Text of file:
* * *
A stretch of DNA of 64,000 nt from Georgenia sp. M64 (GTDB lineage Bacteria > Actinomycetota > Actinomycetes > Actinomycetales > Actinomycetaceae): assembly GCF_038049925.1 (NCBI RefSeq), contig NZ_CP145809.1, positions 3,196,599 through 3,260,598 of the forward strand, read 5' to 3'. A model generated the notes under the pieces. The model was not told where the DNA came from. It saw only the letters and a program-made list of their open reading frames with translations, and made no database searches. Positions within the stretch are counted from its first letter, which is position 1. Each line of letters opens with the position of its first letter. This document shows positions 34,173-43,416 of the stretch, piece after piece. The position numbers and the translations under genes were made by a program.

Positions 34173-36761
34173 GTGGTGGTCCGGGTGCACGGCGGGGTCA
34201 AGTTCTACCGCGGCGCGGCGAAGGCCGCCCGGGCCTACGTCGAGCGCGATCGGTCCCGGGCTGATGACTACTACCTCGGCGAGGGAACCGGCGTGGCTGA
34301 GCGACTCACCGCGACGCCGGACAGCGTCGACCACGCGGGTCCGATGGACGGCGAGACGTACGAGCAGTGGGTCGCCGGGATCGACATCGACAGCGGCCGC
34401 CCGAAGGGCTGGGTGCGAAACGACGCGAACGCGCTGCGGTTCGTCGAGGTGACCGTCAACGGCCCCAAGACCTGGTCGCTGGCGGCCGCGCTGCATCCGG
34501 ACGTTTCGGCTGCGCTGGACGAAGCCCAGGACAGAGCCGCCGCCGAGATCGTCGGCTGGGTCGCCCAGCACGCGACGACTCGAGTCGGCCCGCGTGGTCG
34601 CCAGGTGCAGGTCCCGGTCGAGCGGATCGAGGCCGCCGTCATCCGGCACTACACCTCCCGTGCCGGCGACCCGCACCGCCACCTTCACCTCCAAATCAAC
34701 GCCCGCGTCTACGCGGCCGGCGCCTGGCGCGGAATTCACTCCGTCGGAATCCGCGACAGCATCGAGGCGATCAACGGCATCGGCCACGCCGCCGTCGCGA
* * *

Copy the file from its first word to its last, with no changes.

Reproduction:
A stretch of DNA of 64,000 nt from Georgenia sp. M64 (GTDB lineage Bacteria > Actinomycetota > Actinomycetes > Actinomycetales > Actinomycetaceae): assembly GCF_038049925.1 (NCBI RefSeq), contig NZ_CP145809.1, positions 3,196,599 through 3,260,598 of the forward strand, read 5' to 3'. A model generated the notes under the pieces. The model was not told where the DNA came from. It saw only the letters and a program-made list of their open reading frames with translations, and made no database searches. Positions within the stretch are counted from its first letter, which is position 1. Each line of letters opens with the position of its first letter. This document shows positions 34,173-43,416 of the stretch, piece after piece. The position numbers and the translations under genes were made by a program.

Positions 34173-36761
34173 GTGGTGGTCCGGGTGCACGGCGGGGTCA
34201 AGTTCTACCGCGGCGCGGCGAAGGCCGCCCGGGCCTACGTCGAGCGCGATCGGTCCCGGGCTGATGACTACTACCTCGGCGAGGGAACCGGCGTGGCTGA
34301 GCGACTCACCGCGACGCCGGACAGCGTCGACCACGCGGGTCCGATGGACGGCGAGACGTACGAGCAGTGGGTCGCCGGGATCGACATCGACAGCGGCCGC
34401 CCGAAGGGCTGGGTGCGAAACGACGCGAACGCGCTGCGGTTCGTCGAGGTGACCGTCAACGGCCCCAAGACCTGGTCGCTGGCGGCCGCGCTGCATCCGG
34501 ACGTTTCGGCTGCGCTGGACGAAGCCCAGGACAGAGCCGCCGCCGAGATCGTCGGCTGGGTCGCCCAGCACGCGACGACTCGAGTCGGCCCGCGTGGTCG
34601 CCAGGTGCAGGTCCCGGTCGAGCGGATCGAGGCCGCCGTCATCCGGCACTACACCTCCCGTGCCGGCGACCCGCACCGCCACCTTCACCTCCAAATCAAC
34701 GCCCGCGTCTACGCGGCCGGCGCCTGGCGCGGAATTCACTCCGTCGGAATCCGCGACAGCATCGAGGCGATCAACGGCATCGGCCACGCCGCCGTCGCGA